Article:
During the Civil War, Letty Semple lived in the town of Chatham, Virginia in the log kitchen dependency of the Col. Coleman D. Bennett property, located behind the Bennett home on North Main Street. Entrusted with the care of three nephews and nieces after the war, and destitute financially, she moved to Baltimore and managed to find enough financing to open a school, the Eclectic Institute for young women. Two of her students were from Canton, Ohio, the hometown of the future president and his wife, William and Ida McKinley. In the 1870's Letty Semple was given free room and board for the rest of her life by her friend, Washington entrepreneur W. W. Corcoran, at the Louise Home, which he created for elderly women of distinguished background who found themselves in genteel poverty. He was her escort to the numerous White House events she was invited to by Lucy Hayes, and the First Lady befriended and often visited Letty Semple at the Louise Home. She was a frequent White House guest of the President and Mrs. McKinley, and Ida McKinley often put her horse and carriage at Letty Semple's disposal. Mrs. Semple denounced what she called “the atrocious butchery” of the 1902 White House renovation and would not enter the mansion during the Theodore Roosevelt Administration. Letty Semple prominently hung the only life oil portrait of her mother over the mantle in her bedroom at the Louise Home, always considering Letitia Tyler to have somehow been the only legitimate wife of her father, the tenth President. She died on 28 December, 1907, during a trip to Baltimore, Maryland.
There was a nice article about Letty Semple from The Ladies’ Home Journal in 1897:
In the luxurious retirement of the Louise Home at Washington, D. C., the eldest living daughter of a President of the United States, Mrs. Letitia Tyler Semple, daughter of John Tyler, who succeeded to the Presidency upon the sudden death of President William Henry Harrison, is now passing her days. Her mother, who was in delicate health when Mr. Tyler became President, died shortly afterward. During the period of Mrs. Tyler's invalidism her daughter-in-law, Mrs. Robert Tyler, presided at the White House. After the death of Mrs. Tyler, which occurred in September, 1842, President Tyler invited Mrs. Semple, who was residing at her home in Virginia, to take up her residence at the White House. She was able to do this without difficulty, as her husband had been appointed a Purser in the Navy, and was then at sea. Thus, until her father's second marriage, Mrs. Semple occupied the high position of mistress of the Executive Mansion.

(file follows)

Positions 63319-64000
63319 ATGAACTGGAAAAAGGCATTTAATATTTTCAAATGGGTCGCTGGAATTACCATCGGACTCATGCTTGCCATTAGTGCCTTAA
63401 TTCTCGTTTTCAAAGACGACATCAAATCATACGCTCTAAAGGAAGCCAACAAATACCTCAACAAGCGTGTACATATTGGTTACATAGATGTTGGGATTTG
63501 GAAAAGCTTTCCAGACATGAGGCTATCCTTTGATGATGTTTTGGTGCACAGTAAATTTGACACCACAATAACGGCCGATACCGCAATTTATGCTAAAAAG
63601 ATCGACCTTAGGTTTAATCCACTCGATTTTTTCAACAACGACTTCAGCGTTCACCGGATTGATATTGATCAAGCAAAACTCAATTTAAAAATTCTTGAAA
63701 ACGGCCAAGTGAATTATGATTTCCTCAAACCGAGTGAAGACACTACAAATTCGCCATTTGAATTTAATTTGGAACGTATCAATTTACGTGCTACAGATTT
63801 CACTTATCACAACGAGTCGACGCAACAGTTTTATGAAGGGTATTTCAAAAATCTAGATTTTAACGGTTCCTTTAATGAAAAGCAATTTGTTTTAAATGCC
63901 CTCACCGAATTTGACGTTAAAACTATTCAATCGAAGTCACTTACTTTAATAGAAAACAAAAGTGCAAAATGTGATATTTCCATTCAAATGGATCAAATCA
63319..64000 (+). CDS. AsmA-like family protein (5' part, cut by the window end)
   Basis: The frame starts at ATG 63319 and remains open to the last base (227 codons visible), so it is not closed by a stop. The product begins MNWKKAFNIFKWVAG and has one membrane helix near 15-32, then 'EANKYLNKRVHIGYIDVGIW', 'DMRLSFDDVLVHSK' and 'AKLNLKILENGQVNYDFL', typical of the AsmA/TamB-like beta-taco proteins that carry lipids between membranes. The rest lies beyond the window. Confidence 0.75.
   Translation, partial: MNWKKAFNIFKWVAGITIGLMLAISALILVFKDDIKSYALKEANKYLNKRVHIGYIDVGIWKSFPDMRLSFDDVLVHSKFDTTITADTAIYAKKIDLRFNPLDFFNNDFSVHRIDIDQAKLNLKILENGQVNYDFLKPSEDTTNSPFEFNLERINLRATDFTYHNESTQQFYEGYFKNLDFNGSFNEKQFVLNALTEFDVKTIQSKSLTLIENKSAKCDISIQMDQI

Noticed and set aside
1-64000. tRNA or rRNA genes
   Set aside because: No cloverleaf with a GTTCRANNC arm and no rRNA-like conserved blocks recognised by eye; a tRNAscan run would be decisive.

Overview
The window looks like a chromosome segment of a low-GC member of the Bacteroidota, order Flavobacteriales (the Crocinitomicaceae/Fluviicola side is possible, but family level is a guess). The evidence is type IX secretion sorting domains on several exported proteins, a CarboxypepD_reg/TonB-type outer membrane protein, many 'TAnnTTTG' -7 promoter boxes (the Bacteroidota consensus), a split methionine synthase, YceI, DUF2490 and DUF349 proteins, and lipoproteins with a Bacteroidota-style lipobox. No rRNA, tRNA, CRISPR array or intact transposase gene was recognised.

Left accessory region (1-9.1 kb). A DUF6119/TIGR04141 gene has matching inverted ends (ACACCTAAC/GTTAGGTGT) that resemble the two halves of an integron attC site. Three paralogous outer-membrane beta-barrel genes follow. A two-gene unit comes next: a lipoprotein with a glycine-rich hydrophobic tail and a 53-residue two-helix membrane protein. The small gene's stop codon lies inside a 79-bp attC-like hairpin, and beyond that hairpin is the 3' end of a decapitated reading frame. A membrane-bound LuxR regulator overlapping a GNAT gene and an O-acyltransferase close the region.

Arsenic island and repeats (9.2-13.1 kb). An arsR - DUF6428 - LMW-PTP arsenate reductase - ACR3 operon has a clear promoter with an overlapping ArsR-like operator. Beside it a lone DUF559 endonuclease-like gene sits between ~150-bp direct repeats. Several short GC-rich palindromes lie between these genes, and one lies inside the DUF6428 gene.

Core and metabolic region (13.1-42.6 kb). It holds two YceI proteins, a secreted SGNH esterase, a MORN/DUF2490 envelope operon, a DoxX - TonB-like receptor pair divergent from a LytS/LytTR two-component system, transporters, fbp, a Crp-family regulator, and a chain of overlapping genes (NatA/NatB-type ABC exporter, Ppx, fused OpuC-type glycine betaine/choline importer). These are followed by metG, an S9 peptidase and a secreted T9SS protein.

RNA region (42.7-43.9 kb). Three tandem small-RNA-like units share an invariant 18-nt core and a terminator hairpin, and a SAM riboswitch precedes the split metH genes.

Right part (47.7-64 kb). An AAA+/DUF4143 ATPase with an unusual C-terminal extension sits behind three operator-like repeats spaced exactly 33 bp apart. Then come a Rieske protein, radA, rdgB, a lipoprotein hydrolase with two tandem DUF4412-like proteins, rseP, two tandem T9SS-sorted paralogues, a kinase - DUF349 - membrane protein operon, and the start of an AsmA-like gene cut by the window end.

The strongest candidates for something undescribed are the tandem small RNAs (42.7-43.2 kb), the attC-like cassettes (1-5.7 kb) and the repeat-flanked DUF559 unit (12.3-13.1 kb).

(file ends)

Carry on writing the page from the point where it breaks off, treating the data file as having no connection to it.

When the Civil War began Mrs. Semple hastened from Brooklyn, where she was living, to Williamsburg, Virginia, where she aided in the establishment of hospitals, and in the arrangements made for the care of the sick and wounded. At the close of the war she established a school for young ladies in Baltimore, and later accepted the munificent provision made by the late W. W. Corcoran for just such ases as hers, when he founded and perpetually endowed the Louise Home at Washington as a luxurious and congenial home for gentlewomen of fallen fortunes.For more information on Letty Semple as well as other presidential families you can read Gilson Willets’ Inside History of the White House (1908) online through Google Books.